Pilgrim Nuclear at a Turning Point

Built in 1972 on the shores of Cape Cod Bay, Pilgrim Nuclear Power Station has been the subject of controversy and concern for decades. Now it’s scheduled to close in the next few months. This is our 3-part report on the plant as it heads towards permanent shutdown in mid-2019. 

Sarah Mizes-Tan / WCAI

Pilgrim Nuclear Power Station is nearly 50 years old. It’s moving toward a permanent shutdown in four months, but there are still concerns about safety. When a nuclear power plant closes, it leaves radioactive waste, and a lot of unanswered questions.

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The Pilgrim Nuclear Power Station in Plymouth is one of the worst performing power plants in the country, and it’s scheduled to shut down permanently in June.  Pilgrim has been supplying the region with power since 1989. While the plant’s closure is good news to many residents who have concerns about safety at the plant, decommissioning and what happens to the spent fuel presents another host of potential safety concerns. On The Point, we discuss the Pilgrim Nuclear power plant; past, present and future.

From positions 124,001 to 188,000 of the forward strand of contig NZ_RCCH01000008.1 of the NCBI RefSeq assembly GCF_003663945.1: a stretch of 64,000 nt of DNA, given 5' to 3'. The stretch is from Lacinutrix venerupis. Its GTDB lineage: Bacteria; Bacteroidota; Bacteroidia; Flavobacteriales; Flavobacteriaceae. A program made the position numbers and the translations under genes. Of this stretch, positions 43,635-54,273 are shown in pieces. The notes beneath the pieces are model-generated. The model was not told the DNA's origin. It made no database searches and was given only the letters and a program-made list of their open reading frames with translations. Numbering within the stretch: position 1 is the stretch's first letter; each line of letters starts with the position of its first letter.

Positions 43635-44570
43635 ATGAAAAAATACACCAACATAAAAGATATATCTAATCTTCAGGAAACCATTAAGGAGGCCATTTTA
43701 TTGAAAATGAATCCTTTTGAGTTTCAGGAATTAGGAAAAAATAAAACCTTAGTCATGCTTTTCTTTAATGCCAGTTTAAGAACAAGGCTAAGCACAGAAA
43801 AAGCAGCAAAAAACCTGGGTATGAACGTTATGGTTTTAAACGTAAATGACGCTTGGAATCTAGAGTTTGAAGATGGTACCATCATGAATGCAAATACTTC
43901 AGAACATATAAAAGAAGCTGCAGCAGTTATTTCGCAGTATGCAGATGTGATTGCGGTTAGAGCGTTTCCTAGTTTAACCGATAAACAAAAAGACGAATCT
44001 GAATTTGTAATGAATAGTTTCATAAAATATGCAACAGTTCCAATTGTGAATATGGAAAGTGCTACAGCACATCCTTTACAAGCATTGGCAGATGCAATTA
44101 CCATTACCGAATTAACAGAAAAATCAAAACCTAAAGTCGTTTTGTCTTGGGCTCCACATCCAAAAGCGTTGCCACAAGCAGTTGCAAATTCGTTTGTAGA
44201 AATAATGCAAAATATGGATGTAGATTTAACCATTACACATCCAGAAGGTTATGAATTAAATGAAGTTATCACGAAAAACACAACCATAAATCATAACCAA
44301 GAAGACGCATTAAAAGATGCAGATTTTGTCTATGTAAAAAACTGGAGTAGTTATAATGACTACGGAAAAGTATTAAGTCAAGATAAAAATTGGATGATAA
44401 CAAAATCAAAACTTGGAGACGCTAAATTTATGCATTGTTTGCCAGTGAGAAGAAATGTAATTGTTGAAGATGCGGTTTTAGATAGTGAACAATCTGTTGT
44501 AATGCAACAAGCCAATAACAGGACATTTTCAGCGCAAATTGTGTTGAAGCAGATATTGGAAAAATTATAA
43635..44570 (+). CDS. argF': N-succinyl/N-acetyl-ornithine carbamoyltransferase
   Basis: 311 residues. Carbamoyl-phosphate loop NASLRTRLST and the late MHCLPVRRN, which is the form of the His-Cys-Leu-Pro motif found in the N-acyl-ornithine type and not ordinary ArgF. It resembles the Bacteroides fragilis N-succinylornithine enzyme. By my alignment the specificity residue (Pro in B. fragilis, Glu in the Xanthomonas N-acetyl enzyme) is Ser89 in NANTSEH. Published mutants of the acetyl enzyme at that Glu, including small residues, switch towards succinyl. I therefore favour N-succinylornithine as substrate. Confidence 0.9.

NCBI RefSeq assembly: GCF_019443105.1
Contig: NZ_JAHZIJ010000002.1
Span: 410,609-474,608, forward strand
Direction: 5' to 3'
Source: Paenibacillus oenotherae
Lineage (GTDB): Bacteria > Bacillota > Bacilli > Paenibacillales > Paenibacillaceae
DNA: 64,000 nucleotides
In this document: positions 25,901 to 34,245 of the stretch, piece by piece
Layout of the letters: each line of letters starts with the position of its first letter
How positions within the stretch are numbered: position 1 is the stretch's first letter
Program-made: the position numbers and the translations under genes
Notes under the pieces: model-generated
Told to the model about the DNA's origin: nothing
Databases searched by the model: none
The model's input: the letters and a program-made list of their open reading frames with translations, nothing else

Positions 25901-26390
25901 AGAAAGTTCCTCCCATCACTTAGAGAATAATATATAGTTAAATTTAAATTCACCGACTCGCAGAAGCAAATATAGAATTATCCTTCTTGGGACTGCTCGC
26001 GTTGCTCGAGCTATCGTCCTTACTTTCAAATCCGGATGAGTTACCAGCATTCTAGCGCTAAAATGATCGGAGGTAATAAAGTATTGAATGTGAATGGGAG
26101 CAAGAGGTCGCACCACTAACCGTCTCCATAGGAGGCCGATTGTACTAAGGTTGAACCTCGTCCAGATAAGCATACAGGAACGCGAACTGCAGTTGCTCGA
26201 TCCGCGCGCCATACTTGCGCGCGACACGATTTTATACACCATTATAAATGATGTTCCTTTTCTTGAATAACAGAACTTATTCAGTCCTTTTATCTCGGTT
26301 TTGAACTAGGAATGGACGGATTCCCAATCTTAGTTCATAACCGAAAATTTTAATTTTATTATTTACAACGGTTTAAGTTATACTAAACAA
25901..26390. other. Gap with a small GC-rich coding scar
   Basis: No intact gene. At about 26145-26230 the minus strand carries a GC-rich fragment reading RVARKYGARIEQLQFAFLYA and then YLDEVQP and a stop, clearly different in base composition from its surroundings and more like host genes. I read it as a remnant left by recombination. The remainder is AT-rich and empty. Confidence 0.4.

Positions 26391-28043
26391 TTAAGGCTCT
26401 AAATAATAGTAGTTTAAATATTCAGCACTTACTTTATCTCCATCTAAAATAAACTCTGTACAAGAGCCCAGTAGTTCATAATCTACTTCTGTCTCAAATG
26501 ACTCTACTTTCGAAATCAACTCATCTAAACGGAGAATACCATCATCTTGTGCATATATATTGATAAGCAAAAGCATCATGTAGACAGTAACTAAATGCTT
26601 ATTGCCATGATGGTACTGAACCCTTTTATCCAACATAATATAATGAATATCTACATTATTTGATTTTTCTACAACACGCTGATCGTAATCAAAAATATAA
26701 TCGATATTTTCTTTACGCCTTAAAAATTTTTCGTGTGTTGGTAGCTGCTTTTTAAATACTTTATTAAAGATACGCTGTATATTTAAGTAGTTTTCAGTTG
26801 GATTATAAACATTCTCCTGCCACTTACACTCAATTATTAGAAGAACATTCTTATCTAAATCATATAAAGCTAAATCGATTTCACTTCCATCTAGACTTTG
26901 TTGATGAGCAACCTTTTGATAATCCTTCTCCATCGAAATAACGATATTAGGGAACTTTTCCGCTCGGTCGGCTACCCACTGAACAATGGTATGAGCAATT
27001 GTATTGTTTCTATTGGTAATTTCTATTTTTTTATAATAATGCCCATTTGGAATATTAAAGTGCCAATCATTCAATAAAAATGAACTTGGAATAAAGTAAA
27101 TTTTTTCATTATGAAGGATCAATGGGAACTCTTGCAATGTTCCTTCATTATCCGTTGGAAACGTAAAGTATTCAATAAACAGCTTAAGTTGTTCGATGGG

Sarah Mizes-Tan / WCAI

 

When Pilgrim Nuclear Power Station closes in May of this year, it will mark a turning point for the town of Plymouth, for nuclear power in the region, and for one woman, who’s been working to shut down Pilgrim for three decades.

Sarah Mizes-Tan / WCAI

 

 

Pilgrim Nuclear Power Station in Plymouth is one of the worst performing power plants in the country, and it’s scheduled to shut down permanently in four months. Built in the 1970s, it's been continuously supplying the region with power since 1989, but for security reasons, only a few people besides employees have been inside.